NSS Home Page -> Nature Sounds Newsletter -> Spring 1994 -> The AAAS/NSS Symposium

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The AAAS/NSS Symposium, June 22, 1994. 9:00 am to 4:30 pm

Biologically accurate species sound recordings have long been used as a tool of study and analysis for various aspects of scientific research. In the last 20 years, the growing public interest in ecology and the environment has rapidly increased the demand and use of these biologically accurate nature sound recordings for the creative arts, including music, film, theater, radio, television and multimedia.

In a world where habitats are fast disappearing, the recording of species sounds has lagged far behind the collection, identification and behavioral study of various species. This symposium will examine the range of scientific and creative use of natural sounds and to explore the ways in which new advances in recording technology and interpretation have affected the presentation of natural sound in science and the creative arts.

Both morning and afternoon sessions will feature presented papers to be followed by a panel of the speakers and questions from the audience. Morning Session: Grappling with the Phenomenon of Nature Sounds: discussion of how technology affects the products of science and art, how both scientists and artists experience the phenomenon of Nature Sounds and the process of beginning a study involving use of natural sounds with special attention to the roles of curiosity, inspiration and "messing around" to come up with interesting questions and fruitful approaches to deal with the question. Afternoon Session: Commencing the Study: Uses and Integration of Nature Sounds: discussion of final products of scientific and artistic studies and methods for "mapping" them, i.e. compositions, scientific papers, mediums and formats for presentations (creative products), leading to new information, new or increased understanding and breakthroughs in thinking in different categories: the "ahas" of science and art. Among the speakers participating in this event are Douglas Quin, Ron Schusterman, Ray Pestrong, Dan Dugan, Michael Johnson and Michael McMillen. Quin, a National Endowment of the Arts-sponsored composer, uses nature sounds, electronic and acoustical musical instruments to create his unique compositions. Ron Schusterman (Psychology) will discuss Pinniped Sounds: Signals for Survival in the Atmosphere and the Hydrosphere. Ray Pestrong (Geology) will elaborate on his use of mountain elevation silhouettes as musical scores. Dan Dugan is a recordist and musician, Michael Johnson is a radio producer and program director at KALW - 91.7 FM in San Francisco and Michael McMillen is a sculptor who uses natural sounds as an integral interactive part of his installations.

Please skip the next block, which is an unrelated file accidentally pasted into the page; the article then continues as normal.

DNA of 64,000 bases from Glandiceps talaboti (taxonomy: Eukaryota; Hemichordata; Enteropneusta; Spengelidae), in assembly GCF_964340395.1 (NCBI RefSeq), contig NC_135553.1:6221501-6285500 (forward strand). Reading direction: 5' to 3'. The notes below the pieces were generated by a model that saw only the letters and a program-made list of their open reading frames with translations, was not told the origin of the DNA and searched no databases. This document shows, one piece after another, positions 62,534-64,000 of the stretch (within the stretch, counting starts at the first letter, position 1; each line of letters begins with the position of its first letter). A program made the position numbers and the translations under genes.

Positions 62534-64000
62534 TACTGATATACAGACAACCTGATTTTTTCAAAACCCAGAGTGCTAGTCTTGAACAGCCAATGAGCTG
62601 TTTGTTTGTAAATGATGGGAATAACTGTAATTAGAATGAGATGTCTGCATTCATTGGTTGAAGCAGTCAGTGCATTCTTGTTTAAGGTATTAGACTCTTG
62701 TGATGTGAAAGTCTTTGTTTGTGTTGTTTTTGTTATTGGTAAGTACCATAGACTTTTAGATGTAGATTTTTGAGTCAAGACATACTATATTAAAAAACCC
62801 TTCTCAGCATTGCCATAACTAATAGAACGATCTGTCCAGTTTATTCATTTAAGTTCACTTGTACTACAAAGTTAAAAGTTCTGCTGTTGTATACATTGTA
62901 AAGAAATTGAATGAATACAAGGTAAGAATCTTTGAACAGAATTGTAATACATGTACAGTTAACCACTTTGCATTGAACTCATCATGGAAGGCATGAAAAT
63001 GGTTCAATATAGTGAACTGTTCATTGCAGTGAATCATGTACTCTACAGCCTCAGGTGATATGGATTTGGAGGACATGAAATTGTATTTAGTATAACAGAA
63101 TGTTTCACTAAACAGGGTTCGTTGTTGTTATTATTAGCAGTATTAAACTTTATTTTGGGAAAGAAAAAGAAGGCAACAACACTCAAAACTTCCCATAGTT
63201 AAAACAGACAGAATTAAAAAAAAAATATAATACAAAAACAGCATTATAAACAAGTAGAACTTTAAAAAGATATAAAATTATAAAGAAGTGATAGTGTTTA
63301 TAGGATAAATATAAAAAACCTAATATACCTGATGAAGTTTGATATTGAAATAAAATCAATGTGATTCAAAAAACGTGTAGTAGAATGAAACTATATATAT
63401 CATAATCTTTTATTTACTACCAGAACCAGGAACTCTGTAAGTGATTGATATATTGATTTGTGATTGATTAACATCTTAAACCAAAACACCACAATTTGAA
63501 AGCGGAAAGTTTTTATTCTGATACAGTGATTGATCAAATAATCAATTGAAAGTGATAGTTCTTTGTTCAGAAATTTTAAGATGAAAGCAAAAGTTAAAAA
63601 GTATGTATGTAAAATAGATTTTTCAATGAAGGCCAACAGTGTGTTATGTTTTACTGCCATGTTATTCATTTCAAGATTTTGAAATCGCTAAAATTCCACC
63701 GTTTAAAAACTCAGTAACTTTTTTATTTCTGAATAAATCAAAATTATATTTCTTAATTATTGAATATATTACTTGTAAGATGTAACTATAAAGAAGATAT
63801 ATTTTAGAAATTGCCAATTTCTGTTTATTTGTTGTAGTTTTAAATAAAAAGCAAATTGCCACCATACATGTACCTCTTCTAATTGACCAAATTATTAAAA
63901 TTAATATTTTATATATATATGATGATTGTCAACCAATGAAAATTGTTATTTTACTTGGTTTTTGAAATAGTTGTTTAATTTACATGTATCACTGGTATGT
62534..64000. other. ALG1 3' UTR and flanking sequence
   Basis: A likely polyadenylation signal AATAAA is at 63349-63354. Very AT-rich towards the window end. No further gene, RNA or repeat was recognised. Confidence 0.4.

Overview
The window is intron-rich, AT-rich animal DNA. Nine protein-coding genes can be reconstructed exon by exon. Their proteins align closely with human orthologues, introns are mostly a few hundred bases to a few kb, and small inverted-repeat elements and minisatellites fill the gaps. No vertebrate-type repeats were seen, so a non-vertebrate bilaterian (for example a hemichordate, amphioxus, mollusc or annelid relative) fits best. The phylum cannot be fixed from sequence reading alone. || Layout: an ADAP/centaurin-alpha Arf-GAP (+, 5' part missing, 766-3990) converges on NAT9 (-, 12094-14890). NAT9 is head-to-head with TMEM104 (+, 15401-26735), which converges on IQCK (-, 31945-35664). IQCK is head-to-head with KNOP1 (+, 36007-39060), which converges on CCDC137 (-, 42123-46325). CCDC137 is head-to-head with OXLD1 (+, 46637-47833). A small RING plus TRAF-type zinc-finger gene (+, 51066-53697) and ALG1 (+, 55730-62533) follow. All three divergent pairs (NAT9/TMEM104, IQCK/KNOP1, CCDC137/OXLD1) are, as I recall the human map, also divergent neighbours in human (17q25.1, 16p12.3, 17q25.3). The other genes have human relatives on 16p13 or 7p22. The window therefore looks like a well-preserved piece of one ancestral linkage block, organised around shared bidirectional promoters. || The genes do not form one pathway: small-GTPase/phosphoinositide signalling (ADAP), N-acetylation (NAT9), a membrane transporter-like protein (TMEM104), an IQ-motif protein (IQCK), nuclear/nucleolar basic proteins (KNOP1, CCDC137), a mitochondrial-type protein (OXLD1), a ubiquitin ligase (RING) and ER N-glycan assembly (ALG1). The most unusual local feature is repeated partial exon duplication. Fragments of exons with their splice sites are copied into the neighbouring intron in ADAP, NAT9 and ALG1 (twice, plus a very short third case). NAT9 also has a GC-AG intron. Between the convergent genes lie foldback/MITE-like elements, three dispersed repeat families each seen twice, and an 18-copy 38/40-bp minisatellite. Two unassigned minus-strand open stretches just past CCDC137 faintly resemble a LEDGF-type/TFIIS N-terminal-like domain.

On Tuesday, June 21, an evening concert featuring biologically informed musical compositions by Doug Quin, entitled Landscape into Soundscape will be offered to AAAS participants, their families and the public (details p. 5).

Articles from Spring 1994

  Memorial Note [Don Linsdale]

AAAS/NSS Symposium

AAAS/NSS Itinerary

Interfusion-An Installation

Nature Sounds Newsletter

NSS Home Page

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